Are You Having Problems with a Large Group of Geese That Have Settled in Your Yard?

This is the time of the year when spring migrations bring tourists from around the world. They come to see the sandhill cranes, the snow geese, and other migratory birds. If you are a property owner who is planning to plant spring crops, however, or if a gaggle of geese have taken up residence in your backyard, you can realize the kind of nuisance these birds can be. In fact, understanding how to get rid of geese in a humane way is an important part of making sure that you can maintain your property.
With the use of natural goose repellent, liquid goose repellent, and other deterrents it is possible to reclaim your property without harming the birds or disrupting their natural migration patterns.

Pest Control for Geese and Other Migratory Birds May be in Even Higher Demand After This Extremely Harsh Winter
The state wide pictures of the devastation caused by the flooding are everywhere. On social media. On the national news. In addition to these pictures, however, are another set of events that are caused by millions of migratory birds being displaced by large areas of standing water that are normally not there. As a result, there are many property owners trying to figure out how to get rid of geese from their yards and other areas that are not conducive to these large flocks. Leaving droppings that are a problem on local school playgrounds or parks, these geese can cause destruction if they are not redirected.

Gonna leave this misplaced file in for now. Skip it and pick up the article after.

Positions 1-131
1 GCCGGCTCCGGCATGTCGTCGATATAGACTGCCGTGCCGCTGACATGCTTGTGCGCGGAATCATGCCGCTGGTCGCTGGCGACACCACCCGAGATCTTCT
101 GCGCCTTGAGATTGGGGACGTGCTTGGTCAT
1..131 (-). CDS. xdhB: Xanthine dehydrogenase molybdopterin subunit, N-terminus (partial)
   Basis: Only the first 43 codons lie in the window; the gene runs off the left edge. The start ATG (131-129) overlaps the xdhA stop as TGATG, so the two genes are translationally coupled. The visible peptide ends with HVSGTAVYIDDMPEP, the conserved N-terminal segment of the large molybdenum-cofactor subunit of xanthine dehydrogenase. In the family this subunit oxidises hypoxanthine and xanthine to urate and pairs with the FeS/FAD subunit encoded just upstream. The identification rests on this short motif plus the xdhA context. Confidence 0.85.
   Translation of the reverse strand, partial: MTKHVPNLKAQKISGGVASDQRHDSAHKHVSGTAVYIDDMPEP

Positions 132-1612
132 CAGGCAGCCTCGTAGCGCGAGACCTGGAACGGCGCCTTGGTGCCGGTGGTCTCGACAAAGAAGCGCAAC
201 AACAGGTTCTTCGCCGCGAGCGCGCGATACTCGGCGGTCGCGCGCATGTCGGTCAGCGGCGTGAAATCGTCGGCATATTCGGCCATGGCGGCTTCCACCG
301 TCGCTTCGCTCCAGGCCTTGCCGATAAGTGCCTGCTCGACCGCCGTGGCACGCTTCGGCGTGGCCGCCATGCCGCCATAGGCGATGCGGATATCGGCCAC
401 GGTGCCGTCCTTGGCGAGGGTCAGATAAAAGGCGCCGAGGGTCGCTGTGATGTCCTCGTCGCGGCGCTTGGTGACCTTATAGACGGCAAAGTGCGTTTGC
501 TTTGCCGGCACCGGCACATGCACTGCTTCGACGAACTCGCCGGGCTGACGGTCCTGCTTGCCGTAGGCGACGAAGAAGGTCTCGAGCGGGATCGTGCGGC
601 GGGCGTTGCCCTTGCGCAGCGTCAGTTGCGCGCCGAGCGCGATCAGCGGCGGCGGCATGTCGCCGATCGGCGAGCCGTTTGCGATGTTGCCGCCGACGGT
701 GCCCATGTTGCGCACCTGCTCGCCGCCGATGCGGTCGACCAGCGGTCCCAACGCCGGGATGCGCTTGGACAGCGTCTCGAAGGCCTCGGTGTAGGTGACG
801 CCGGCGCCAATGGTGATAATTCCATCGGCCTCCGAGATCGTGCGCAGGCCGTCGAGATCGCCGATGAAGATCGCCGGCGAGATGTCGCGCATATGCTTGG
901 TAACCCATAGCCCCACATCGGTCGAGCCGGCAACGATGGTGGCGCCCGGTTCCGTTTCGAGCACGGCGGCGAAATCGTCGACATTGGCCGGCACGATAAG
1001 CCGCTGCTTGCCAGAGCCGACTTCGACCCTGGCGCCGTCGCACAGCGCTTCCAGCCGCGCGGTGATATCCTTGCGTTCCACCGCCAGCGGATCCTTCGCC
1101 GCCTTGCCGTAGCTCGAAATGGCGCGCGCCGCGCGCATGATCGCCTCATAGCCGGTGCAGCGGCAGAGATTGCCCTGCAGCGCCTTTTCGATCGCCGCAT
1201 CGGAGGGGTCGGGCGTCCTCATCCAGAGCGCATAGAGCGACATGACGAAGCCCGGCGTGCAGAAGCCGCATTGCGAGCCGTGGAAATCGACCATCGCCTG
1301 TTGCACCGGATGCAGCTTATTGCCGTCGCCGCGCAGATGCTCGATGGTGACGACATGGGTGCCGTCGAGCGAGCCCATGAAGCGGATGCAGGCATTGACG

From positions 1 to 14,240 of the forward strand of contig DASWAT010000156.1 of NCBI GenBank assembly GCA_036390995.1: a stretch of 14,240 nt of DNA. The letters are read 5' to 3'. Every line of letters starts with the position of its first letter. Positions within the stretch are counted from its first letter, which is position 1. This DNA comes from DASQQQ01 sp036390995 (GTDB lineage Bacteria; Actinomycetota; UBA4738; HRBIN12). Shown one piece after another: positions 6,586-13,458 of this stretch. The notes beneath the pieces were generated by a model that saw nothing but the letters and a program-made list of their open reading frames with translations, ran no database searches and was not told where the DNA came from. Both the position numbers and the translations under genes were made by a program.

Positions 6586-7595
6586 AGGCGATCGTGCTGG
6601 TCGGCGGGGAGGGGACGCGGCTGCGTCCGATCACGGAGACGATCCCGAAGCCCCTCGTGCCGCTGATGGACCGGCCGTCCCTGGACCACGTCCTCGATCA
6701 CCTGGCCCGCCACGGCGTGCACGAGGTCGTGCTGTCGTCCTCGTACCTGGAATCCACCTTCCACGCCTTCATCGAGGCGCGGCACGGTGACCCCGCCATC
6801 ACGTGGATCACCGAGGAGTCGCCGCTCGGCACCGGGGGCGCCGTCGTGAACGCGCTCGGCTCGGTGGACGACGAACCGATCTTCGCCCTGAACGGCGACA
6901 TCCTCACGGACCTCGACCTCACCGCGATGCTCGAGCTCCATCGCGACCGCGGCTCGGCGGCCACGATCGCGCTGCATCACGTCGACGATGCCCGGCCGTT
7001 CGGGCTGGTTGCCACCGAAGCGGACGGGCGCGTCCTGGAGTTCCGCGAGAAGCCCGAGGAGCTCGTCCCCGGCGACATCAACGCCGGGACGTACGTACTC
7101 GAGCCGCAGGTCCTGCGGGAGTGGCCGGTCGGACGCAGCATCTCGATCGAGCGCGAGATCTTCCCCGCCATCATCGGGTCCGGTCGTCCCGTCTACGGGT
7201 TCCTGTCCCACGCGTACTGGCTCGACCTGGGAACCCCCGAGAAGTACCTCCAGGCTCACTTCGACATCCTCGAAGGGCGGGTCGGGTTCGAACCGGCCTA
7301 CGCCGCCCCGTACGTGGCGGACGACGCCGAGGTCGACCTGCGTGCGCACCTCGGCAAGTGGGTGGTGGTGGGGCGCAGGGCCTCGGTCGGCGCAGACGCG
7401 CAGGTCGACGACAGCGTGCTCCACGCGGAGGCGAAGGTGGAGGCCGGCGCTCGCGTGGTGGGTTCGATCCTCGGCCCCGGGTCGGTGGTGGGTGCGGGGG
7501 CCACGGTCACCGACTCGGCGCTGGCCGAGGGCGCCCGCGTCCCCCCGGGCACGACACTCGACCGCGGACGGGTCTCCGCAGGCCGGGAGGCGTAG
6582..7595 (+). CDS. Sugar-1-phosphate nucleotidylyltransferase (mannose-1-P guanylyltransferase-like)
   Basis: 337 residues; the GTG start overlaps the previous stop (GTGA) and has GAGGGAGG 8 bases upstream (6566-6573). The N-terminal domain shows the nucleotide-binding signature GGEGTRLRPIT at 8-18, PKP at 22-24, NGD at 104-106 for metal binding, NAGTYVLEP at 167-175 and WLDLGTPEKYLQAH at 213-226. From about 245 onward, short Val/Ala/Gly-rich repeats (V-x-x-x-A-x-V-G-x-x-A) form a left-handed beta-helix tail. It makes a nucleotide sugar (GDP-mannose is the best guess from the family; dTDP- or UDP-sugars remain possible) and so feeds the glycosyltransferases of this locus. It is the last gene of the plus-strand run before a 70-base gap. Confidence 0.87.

Fortunately, there are geese scare tactics that can help move these large, sometimes aggressive birds. Many times these problems are temporary as these birds are simply waiting for the right weather conditions to relocate to areas with more open water. Did you know, for instance, that geese can travel as many as 1,500 miles in 24 hours with a favorable wind? And while it is estimated that Ohio is home to 100,000 geese spread across all 88 counties, these birds can be found in many other states as well.

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